Student Focus

A new crop – Viticulture & Enology MPS alumni successes

By Marin Cherry

Student Profiles
VIEN MPS Students (left-right): Daniel Friedenberg '16, Gregory Dlubac '16, and Taylor Mattus '16

Each year, Cornell Viticulture and Enology MPS graduates apply their experience to vineyards and fermentation tanks across the United States and abroad.

Designed as a two or three semester, course-based graduate program, the Viticulture and Enology (VIEN) Master of Professional Studies (MPS) degree focuses on classroom experiences to accelerate skill building and prepare students for industry-level positions. This degree option is particularly well-suited for students who want to work in the wine and grape industries, but may have a bachelor’s degree in a different field.  The VIEN MPS program does not involve a formal research project, however it entails a focused special project as well as firsthand experience in local vineyards or wine production facilities.  MPS students may come from a variety of backgrounds, but they all share a common interest in viticulture and enology.

Greg Dlubac ‘16 found the VIEN MPS program to be a promising mechanism to change his career path.  Before coming to Cornell, Dlubac worked as an environmental analyst.  Interested in transitioning to a professional position in the wine industry, Dlubac was especially drawn to this program at Cornell with its unique setting in the Finger Lakes region.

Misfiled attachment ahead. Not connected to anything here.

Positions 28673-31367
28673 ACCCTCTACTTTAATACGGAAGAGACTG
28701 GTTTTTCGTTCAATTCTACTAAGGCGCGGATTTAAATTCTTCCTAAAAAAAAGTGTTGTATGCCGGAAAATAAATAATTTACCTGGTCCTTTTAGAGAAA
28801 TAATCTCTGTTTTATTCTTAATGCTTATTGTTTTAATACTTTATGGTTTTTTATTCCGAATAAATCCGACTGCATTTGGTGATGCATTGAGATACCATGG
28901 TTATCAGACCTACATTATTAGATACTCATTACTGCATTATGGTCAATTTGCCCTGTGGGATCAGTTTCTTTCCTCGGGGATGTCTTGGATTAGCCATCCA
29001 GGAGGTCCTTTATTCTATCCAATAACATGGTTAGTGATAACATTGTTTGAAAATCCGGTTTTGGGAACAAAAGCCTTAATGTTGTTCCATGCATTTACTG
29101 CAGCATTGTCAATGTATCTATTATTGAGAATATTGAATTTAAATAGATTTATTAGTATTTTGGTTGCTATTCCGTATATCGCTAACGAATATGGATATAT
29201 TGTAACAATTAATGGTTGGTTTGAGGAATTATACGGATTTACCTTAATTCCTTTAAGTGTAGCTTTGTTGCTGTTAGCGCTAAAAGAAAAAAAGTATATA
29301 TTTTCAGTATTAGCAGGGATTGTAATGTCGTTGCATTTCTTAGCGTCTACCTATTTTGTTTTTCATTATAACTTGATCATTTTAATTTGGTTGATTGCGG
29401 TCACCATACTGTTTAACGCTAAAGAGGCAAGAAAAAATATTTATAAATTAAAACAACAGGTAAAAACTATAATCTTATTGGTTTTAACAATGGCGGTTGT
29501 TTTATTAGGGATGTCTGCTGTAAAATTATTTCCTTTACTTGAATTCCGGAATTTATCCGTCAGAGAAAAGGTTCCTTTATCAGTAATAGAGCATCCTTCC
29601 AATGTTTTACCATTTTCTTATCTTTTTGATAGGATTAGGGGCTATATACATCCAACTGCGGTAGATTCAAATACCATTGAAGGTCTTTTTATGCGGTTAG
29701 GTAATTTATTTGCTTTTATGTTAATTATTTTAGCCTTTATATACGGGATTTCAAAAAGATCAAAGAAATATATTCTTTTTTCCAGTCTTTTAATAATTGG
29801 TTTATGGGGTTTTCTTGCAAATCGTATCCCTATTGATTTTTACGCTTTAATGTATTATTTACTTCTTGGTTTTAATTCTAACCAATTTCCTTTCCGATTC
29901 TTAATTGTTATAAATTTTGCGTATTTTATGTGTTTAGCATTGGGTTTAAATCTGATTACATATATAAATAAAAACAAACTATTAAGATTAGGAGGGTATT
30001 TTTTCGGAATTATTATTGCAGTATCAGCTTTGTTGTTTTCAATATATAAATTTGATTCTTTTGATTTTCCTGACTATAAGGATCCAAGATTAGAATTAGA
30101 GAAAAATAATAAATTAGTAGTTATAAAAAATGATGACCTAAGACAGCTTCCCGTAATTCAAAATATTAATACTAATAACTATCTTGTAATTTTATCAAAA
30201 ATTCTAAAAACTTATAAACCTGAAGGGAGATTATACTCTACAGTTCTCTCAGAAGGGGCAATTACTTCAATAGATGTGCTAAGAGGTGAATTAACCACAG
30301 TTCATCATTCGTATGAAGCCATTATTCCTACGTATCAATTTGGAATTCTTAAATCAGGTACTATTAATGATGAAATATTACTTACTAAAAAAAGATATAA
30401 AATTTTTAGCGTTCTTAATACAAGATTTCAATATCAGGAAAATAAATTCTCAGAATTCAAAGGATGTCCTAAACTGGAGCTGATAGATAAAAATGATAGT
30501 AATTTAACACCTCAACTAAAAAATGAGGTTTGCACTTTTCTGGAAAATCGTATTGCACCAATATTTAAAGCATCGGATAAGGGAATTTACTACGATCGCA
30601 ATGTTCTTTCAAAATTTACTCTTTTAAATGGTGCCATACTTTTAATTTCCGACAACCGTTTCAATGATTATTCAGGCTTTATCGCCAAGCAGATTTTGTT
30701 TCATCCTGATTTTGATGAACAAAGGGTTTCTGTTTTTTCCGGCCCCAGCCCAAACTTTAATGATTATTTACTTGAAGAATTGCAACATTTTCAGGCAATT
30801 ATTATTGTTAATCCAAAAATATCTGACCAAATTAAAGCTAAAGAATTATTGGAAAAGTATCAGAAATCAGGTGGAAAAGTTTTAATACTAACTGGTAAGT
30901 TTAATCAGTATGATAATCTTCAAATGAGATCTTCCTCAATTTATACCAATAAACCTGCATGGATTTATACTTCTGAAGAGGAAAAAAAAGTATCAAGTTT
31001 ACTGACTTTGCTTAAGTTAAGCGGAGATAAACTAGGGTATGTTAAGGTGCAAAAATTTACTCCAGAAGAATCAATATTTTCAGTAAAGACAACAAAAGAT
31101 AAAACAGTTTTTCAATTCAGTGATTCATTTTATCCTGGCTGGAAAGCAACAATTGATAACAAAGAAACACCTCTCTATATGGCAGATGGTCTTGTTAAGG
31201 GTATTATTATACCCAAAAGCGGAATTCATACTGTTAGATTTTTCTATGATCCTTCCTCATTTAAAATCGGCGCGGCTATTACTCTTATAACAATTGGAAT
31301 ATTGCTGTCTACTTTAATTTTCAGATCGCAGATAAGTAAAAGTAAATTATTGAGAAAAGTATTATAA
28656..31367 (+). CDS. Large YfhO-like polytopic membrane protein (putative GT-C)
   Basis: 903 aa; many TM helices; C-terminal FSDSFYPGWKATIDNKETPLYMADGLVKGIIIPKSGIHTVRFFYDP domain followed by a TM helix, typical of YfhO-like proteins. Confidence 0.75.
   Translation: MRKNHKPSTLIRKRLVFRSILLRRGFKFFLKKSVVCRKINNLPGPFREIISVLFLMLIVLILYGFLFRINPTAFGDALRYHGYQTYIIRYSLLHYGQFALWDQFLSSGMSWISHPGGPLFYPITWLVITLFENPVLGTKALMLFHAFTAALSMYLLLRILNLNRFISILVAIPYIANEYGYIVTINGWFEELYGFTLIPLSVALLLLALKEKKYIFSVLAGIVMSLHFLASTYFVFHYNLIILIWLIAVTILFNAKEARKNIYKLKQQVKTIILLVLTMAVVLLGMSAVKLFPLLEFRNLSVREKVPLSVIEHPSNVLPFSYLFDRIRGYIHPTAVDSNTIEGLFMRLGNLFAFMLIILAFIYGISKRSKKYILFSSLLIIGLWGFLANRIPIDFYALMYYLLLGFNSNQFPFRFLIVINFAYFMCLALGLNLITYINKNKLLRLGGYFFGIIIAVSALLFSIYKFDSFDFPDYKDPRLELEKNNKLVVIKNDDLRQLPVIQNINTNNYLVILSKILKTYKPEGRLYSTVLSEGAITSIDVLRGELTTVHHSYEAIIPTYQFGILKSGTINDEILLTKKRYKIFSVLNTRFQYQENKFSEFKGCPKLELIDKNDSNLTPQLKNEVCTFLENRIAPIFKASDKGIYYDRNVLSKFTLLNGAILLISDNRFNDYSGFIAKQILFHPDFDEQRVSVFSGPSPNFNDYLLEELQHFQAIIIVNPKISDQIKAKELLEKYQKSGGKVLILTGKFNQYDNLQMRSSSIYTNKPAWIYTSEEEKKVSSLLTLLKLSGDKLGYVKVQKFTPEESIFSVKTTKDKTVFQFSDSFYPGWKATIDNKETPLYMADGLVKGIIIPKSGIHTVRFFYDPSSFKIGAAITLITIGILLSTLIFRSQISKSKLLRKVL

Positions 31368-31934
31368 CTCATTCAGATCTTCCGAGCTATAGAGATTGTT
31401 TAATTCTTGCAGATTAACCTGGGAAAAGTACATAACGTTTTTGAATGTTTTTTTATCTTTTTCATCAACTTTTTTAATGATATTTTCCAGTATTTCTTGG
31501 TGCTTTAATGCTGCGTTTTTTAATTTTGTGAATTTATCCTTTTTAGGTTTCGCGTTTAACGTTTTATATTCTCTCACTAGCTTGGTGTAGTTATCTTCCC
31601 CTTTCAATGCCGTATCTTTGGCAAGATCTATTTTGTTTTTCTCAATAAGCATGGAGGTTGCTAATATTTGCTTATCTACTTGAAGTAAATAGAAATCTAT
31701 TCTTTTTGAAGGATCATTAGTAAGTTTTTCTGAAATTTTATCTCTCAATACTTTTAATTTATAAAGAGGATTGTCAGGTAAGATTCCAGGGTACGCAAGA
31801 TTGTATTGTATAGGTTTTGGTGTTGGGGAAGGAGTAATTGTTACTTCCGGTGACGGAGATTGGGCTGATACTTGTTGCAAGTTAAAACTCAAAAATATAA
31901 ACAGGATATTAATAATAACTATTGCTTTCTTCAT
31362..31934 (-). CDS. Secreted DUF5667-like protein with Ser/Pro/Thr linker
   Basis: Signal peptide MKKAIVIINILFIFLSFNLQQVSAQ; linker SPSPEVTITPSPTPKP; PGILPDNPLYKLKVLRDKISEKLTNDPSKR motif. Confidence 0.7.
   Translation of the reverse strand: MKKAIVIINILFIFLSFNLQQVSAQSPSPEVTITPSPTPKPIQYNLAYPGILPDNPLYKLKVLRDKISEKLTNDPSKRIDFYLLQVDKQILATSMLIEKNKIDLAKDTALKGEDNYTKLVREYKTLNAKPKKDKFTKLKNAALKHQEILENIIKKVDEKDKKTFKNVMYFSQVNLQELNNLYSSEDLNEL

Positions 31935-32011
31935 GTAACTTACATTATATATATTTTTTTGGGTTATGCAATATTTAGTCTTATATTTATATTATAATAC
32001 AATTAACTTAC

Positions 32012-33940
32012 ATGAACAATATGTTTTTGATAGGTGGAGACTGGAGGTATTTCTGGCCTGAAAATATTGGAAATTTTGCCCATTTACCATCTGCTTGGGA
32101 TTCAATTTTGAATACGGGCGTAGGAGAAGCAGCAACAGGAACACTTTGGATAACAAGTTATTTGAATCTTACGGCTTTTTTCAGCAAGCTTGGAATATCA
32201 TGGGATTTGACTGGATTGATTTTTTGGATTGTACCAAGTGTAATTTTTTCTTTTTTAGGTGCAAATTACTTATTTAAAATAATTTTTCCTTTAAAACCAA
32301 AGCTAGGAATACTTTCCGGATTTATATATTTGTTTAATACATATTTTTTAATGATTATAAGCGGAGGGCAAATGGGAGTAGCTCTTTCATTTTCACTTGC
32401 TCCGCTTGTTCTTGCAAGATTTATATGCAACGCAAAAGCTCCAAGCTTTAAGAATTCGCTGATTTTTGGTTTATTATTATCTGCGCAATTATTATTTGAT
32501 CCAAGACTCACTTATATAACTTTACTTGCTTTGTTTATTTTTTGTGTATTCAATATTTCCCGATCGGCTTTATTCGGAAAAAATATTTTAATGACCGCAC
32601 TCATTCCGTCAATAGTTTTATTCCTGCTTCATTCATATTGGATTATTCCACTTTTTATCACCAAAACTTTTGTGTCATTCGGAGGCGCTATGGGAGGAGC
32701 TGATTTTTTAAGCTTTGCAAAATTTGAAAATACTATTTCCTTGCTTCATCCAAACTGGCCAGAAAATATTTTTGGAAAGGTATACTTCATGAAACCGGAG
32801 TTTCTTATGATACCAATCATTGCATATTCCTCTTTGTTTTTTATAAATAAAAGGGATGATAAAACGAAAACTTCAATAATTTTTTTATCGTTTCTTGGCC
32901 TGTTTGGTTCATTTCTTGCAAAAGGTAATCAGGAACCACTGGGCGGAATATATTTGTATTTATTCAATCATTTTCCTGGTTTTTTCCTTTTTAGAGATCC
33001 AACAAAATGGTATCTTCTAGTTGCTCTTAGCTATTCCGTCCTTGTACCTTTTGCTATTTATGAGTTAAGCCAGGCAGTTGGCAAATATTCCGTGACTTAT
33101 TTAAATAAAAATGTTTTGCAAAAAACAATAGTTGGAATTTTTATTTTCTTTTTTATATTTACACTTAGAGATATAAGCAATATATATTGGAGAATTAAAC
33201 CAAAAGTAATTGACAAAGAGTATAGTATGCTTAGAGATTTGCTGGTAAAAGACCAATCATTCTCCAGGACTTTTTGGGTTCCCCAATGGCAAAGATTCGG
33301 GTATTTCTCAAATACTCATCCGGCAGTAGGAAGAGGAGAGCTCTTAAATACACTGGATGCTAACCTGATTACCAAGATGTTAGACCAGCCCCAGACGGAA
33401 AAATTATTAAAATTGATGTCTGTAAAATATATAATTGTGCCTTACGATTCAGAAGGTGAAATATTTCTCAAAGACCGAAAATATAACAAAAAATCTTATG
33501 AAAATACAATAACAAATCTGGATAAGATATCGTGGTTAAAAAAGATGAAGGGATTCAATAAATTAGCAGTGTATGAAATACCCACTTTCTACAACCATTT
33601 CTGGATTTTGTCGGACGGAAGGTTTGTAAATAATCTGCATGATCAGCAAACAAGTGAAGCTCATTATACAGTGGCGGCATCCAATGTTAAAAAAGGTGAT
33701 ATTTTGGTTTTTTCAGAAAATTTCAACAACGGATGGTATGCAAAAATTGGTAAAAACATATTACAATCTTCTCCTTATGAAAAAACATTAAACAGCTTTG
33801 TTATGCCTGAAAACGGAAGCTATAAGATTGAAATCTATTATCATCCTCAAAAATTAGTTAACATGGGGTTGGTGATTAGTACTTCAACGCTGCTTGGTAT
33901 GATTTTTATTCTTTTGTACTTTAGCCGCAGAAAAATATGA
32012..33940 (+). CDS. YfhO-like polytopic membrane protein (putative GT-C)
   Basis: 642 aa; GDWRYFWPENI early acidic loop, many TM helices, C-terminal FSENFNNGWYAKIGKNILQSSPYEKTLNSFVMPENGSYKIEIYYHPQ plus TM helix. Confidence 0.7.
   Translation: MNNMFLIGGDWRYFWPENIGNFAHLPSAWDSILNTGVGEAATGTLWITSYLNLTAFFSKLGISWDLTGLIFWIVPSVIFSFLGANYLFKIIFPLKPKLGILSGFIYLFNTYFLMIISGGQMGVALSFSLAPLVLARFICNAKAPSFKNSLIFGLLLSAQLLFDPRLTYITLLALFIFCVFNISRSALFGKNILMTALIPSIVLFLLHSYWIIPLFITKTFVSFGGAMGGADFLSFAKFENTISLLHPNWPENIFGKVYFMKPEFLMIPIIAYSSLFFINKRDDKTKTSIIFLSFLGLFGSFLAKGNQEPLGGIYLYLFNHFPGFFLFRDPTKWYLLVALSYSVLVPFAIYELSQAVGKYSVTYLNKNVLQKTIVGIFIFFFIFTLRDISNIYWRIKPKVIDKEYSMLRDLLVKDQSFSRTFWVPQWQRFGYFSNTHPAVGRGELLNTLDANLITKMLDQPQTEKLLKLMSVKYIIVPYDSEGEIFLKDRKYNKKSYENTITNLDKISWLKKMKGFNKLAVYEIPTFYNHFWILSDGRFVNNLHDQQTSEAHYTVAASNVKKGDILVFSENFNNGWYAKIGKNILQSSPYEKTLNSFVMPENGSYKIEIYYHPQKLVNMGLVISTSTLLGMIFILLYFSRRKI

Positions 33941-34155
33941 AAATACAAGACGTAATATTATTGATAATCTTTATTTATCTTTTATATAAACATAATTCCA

“The MPS program provided an excellent foundation to enological and viticultural practices, particularly those in a cool climate growing region like the Finger Lakes,” Dlubac said.

According to Daniel Friedenberg ‘16, having access to wineries and vineyards throughout the Finger Lakes provides firsthand examples of the wide range of grape growing and wine production techniques used in the industry.

“I was initially drawn to practical viticultural research in an area where growing grapes is a real challenge,” said Taylor Mattus ‘16.  “Cornell is also well-known for being a frontrunner in grape and wine research, so having training from Cornell would help me find an exciting job in viticulture.”

The one-year, course intensive structure is also advantageous for students looking for a quicker transition to the workforce.   

“Access to courses and professors from a range of disciplines allows a unique experience for every student.  Professors encouraged both personal preferences and also offered professional perspectives,” said Friedenberg.  “This allowed for a healthy balance of independence and guidance.”

Student FOcus
From left-right: undergraduate Emily Oetting '16, MPS Student Daniel Friedenberg '16, and instructor Dwayne Bershaw in VIEN 4310: Science and Technology of Beer Lab. Photo by Robyn Wishna

Students have the flexibility to take courses ranging from grape growing to flavor composition.  For example, two popular course electives include Wine & Grapes: Analysis and Composition and Wine & Grape Flavor Chemistry, taught by Gavin Sacks, Associate Professor of Food Science. 

“Dr. Sacks’ wine chemistry course provided a deeper understanding of day-to-day wine lab analyses, while the wine flavor course explained a wide scope of bio-chemical reactions in the winemaking processes,” said Friedenberg.  “Each course enable students to make well-informed decisions in production while fully understanding the impact on wine.”